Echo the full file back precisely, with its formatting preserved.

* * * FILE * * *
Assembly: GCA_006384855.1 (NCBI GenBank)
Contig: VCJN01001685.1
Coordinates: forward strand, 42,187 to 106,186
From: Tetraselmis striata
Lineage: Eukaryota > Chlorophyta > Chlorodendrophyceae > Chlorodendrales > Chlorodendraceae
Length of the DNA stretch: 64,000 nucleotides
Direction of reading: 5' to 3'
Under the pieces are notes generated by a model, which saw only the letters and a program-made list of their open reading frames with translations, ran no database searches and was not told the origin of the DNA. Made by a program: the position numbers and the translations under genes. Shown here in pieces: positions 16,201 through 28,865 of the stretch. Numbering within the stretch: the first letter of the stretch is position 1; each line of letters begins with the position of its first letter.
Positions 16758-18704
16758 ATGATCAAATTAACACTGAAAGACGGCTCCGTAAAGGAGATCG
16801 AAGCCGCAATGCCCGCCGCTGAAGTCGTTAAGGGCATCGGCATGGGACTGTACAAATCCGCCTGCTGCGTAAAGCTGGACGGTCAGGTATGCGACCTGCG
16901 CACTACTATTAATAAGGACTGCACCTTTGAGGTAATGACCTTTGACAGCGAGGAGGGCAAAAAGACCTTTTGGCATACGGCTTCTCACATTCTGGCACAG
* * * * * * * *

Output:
Assembly: GCA_006384855.1 (NCBI GenBank)
Contig: VCJN01001685.1
Coordinates: forward strand, 42,187 to 106,186
From: Tetraselmis striata
Lineage: Eukaryota > Chlorophyta > Chlorodendrophyceae > Chlorodendrales > Chlorodendraceae
Length of the DNA stretch: 64,000 nucleotides
Direction of reading: 5' to 3'
Under the pieces are notes generated by a model, which saw only the letters and a program-made list of their open reading frames with translations, ran no database searches and was not told the origin of the DNA. Made by a program: the position numbers and the translations under genes. Shown here in pieces: positions 16,201 through 28,865 of the stretch. Numbering within the stretch: the first letter of the stretch is position 1; each line of letters begins with the position of its first letter.
Positions 16758-18704
16758 ATGATCAAATTAACACTGAAAGACGGCTCCGTAAAGGAGATCG
16801 AAGCCGCAATGCCCGCCGCTGAAGTCGTTAAGGGCATCGGCATGGGACTGTACAAATCCGCCTGCTGCGTAAAGCTGGACGGTCAGGTATGCGACCTGCG
16901 CACTACTATTAATAAGGACTGCACCTTTGAGGTAATGACCTTTGACAGCGAGGAGGGCAAAAAGACCTTTTGGCATACGGCTTCTCACATTCTGGCACAG